The White House is fully aware of the huge controversy surrounding this cluster munitions decision.
Some 123 countries are part of the 2008 International Convention on Cluster Munitions which bans the use or transfer of this particular weapon.
Almost all of America’s allies are signatories to the convention.
Even within US government circles, there has been deep unease about supplying its own stockpile of cluster munitions to Ukraine.
Ukraine war latest: US to send Kyiv controversial weapon banned by more than 100 countries
As recently as last week, within the state department, there was division about the decision to supply the weapon.
The long and grim record of the cluster bomb explains the unease and the controversy.
Globally, civilians represent 97% of cluster munition casualties, according to a report last year by the Landmine and Cluster Munition Monitor – an organisation that seeks to ban them altogether.
Children are overwhelming the victims.
By supplying the weapon, there is a clear risk to civilians, not now necessarily, but in the future. The legacy of unexploded cluster bomblets is evident on former battlefields globally.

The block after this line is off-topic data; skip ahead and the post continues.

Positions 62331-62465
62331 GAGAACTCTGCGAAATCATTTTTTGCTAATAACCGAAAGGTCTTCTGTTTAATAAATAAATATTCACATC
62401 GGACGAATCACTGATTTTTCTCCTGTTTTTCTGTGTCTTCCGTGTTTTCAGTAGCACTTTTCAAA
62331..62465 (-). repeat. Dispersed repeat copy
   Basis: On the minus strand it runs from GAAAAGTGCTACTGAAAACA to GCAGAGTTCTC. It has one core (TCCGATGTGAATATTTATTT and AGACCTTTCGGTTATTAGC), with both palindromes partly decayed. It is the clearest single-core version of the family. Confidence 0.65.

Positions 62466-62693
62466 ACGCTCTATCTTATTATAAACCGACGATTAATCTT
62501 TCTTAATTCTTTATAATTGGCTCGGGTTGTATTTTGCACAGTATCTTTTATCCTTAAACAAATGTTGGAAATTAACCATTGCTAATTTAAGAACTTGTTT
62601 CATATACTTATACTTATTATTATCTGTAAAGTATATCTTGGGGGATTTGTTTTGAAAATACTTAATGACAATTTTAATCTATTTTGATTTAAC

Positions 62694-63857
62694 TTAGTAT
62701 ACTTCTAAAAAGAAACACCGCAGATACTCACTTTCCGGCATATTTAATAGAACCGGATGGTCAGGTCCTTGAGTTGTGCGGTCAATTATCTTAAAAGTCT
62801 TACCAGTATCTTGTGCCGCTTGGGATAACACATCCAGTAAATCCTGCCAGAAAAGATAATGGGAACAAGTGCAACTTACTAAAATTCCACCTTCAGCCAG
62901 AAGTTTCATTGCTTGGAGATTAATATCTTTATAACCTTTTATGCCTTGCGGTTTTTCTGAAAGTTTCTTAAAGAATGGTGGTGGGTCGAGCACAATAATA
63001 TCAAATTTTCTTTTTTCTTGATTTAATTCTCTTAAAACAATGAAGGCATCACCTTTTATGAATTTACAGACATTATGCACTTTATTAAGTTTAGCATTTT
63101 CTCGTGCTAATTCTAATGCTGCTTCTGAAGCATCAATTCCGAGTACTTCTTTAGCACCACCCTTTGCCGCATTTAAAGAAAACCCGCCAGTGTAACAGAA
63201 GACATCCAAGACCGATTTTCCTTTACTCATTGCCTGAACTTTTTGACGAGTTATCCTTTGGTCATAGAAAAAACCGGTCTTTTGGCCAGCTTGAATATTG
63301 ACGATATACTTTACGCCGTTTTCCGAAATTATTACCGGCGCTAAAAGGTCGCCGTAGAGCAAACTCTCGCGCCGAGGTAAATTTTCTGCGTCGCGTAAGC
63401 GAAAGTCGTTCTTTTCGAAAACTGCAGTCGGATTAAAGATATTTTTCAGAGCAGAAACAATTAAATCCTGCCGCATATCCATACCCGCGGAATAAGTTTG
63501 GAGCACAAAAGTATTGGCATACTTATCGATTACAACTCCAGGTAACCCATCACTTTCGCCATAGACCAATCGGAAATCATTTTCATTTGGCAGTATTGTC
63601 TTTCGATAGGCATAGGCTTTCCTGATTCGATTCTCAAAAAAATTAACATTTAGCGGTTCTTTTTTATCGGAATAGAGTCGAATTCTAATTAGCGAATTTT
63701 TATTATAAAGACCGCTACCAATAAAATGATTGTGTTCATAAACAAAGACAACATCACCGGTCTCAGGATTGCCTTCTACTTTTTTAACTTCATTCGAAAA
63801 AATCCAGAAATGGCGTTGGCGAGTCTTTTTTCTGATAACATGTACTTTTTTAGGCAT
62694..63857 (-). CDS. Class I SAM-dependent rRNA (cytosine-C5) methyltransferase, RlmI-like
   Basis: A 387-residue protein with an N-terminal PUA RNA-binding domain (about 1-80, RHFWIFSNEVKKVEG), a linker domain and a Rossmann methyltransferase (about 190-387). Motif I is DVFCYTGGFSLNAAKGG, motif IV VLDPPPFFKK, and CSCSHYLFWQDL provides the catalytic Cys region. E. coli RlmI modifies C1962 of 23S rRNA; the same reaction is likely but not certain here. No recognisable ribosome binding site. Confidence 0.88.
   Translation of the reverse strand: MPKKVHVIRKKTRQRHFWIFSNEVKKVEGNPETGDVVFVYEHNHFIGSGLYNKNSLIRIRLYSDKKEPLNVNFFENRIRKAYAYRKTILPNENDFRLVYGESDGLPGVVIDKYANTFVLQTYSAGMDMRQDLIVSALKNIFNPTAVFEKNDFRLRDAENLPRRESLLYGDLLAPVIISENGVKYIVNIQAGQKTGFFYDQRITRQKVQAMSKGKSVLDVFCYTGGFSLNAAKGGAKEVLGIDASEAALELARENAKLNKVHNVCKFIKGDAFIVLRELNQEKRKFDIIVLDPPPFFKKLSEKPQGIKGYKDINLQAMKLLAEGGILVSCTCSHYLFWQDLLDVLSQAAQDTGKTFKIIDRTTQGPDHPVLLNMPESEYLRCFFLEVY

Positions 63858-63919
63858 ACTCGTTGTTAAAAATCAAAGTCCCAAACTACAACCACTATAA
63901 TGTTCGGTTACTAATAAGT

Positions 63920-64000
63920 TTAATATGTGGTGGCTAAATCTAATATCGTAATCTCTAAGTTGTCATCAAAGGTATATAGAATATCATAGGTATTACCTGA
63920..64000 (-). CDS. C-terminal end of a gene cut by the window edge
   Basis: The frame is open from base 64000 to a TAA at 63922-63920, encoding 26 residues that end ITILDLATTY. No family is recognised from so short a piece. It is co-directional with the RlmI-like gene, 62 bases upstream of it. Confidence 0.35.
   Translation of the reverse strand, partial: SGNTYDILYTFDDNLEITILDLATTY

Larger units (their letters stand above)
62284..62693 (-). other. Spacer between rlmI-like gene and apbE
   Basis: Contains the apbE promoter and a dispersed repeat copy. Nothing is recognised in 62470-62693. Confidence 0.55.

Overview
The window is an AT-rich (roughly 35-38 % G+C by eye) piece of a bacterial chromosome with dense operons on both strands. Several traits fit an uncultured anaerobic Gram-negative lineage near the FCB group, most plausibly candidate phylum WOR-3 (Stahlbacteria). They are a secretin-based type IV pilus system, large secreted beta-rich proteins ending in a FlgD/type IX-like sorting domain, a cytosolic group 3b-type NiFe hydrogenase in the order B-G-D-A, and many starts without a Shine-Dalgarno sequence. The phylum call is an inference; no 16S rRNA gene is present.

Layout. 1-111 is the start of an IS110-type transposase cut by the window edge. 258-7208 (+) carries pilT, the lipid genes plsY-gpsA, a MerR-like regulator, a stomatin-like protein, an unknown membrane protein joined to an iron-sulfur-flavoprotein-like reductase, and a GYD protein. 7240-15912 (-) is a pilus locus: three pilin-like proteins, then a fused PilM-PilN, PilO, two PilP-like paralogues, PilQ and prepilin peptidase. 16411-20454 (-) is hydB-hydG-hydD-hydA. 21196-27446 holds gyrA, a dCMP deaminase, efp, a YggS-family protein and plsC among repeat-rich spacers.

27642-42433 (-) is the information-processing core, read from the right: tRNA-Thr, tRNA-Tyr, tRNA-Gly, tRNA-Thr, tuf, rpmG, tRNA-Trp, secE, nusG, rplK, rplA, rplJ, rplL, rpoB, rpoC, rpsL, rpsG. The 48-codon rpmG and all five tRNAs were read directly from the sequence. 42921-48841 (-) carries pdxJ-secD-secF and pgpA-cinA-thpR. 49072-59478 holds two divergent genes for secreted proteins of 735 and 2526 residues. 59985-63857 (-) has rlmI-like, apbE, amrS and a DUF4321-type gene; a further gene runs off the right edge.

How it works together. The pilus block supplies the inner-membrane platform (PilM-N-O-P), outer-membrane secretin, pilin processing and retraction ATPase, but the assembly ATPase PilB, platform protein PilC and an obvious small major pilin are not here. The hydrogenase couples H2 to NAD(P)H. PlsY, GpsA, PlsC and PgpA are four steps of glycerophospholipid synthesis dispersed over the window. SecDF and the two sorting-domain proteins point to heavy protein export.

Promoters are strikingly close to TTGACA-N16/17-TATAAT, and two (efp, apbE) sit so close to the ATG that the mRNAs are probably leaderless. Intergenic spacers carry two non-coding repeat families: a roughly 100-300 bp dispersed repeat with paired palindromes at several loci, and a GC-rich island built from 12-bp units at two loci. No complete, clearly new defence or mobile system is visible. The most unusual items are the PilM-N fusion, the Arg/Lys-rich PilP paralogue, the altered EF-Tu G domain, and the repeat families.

America also risks losing the moral high ground against Russia by supplying a weapon banned by much of the world.
So why supply it?
Well, the facts on the ground are not in Ukraine’s favour. The transfer is a clear signal that the war is not going well for Ukraine.
The so-called spring offensive did not materialise in the spring and looks set to falter through the summer too.
Ukraine is fast running out of more conventional artillery with supply stocks in America and elsewhere running low.
A ‘bridge of supply’ is necessary.
America holds a vast dormant stockpile of cluster munitions. They could shift the momentum significantly on the ground, wiping out heavily dug in Russian troops.
American officials are accepting that a legacy of civilian casualties is a risk but counter it by arguing that more civilians are at risk by allowing Russia to occupy Ukrainian land.
The munitions would be used by Ukraine on occupied Ukrainian soil. The risk to civilians would be owned by Ukraine. The onus would be on Ukraine, with a pledge of American help, to clear the unexploded munitions when the war comes to an end.
The announcement is part of a multi-million dollar tranche of new weaponry which is an attempt by the Biden administration to future-proof the conflict; to give Ukraine the weapons it needs now in case domestic political circumstances change in the next 18 months.
American politics is in flux.
There is no guarantee of open-ended support for Ukraine.